The former president of Mexico, Felipe Calderon, touted that nation as a strong and healthy economic partner for the U.S. in a recent meeting with 70 Massachusetts business executives.
Mexico is the number two destination for all United States goods exports ($213 billion in 2012), outranked only by Canada. Already a viable manufacturing alternative to China for US firms, Mexico has a skilled workforce and proximity to the U.S. that Calderon said often tip the scales against Asia’s rising wages and increased fuel costs. President Barack Obama’s visit to Mexico last month signaled the importance of Mexico and its population of 110 million people as a strategic partner and neighbor.
Mexico’s recent economic growth—GDP has increased steadily since 2010—was the centerpiece of Calderon’s recent remarks, delivered in Cambridge.
Calderon, who stepped down from the presidency in December, emphasized that significant investment opportunities exist in Mexico for Massachusetts companies in the clean energy, waste management, and water innovation sectors. Improving access to clean water for Mexican citizens is a priority, and there is strong interest in increasing energy capacity from solar, wind and biomass, while decreasing dependence on fossil fuels.
These are likely areas of focus for a Massachusetts trade mission to Mexico now being planned for the fall. The last Massachusetts trade mission to Mexico occurred in 1999, when then Lt. Governor Jane Swift led a delegation to Mexico City and Monterrey on behalf of Governor Paul Cellucci.
In a February 2013 New York Times op-ed, Tom Friedman predicted, “Mexico will become a more dominant economic power than China or India in this century.” Even if wide of the mark, Friedman’s bet suggests that Mexico, with which the US shares the world’s busiest border, is rising in prominence and influence:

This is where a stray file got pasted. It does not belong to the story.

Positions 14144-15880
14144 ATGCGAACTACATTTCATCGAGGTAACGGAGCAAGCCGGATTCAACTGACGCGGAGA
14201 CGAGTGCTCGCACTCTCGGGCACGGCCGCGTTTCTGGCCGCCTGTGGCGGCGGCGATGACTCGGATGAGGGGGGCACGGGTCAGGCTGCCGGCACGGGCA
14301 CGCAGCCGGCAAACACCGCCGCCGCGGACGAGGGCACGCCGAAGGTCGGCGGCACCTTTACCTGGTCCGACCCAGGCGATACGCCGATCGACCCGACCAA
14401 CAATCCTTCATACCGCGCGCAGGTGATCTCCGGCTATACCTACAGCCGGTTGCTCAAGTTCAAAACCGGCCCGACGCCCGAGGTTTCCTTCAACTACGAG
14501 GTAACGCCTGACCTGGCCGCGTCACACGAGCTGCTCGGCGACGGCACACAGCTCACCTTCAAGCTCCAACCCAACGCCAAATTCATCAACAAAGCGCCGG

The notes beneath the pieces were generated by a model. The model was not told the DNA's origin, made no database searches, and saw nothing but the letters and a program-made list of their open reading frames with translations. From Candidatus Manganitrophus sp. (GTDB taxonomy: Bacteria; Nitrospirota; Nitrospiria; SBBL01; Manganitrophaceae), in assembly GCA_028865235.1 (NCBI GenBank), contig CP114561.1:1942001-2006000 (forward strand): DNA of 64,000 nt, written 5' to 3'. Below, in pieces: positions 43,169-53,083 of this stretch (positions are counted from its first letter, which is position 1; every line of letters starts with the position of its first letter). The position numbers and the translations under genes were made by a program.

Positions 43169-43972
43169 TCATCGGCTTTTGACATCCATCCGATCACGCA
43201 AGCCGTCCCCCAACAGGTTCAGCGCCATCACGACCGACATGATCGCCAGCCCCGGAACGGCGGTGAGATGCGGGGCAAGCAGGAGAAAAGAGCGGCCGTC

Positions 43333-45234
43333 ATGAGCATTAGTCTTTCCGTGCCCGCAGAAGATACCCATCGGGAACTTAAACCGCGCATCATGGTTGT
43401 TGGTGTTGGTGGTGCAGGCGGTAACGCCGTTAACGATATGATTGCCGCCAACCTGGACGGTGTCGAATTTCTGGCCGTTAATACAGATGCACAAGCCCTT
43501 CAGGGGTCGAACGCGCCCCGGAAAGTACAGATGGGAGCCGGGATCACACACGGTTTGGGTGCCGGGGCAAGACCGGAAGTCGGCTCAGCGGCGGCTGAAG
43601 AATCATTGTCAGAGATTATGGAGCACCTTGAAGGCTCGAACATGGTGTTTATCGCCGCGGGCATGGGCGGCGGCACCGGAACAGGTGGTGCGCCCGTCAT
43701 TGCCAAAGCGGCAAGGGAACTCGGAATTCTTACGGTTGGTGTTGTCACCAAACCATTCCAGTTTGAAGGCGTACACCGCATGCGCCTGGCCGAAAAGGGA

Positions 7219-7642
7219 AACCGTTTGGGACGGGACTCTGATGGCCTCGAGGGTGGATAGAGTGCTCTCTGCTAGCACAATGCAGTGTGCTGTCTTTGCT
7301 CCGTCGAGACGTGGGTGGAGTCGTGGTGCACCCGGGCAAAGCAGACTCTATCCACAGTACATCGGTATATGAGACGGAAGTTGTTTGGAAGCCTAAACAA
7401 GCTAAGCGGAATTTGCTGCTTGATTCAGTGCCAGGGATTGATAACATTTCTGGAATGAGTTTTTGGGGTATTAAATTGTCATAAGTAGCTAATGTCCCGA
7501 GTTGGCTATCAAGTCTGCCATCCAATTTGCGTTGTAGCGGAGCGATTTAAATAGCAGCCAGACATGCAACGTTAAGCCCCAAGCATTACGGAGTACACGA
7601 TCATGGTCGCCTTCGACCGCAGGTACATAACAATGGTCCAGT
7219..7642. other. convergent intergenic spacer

- Mexico is Massachusetts’ sixth largest export commodities destination, behind Canada, the UK, Germany, China and Japan.
- Massachusetts exports to Mexico have increased steadily over the past few years, totaling $1.6 billion in 2012. Those exports are a bright spot in the Massachusetts trade numbers, as trade with Europe has decreased since 2011.
- Massport has identified Mexico City as one of the top priority destinations for direct air service to and from Boston.
- Mexico is committed to free trade, as exemplified by its forty-plus Free Trade Agreements (including NAFTA) with countries around the world. Tariffs have been further reduced over the past six years.
- If you think your flat screen TV or Blackberry came from China, think again - Mexico is the largest exporter in the world of flat screen TV’s and Blackberrys, and is the fourth largest exporter of automobiles.
- Fifty percent of Mexico’s population is under 30; interest among young people is strong in US and other foreign brands.
- Production sharing between the US and Mexico benefits the US economy. Under production sharing, the same components/parts may cross the border numerous times as the end product is being assembled. Some experts estimate that imports to the US from Mexico are 40 percent made in the U.S. This stimulates both economies and results in job creation in both countries.
- Although Brazil gets a lot of press as the big economic player in Latin America, Mexico’s economy grew faster than Brazil’s over the past two years, and Mexico is responsible for 60 percent of the exports to US from all of Latin America
- Net immigration between the US and Mexico is at zero percent today, casting doubt upon the commonly-held belief that illegal border crossings from Mexico are the biggest news in the US-Mexico relationship. Now, it’s all about the economy.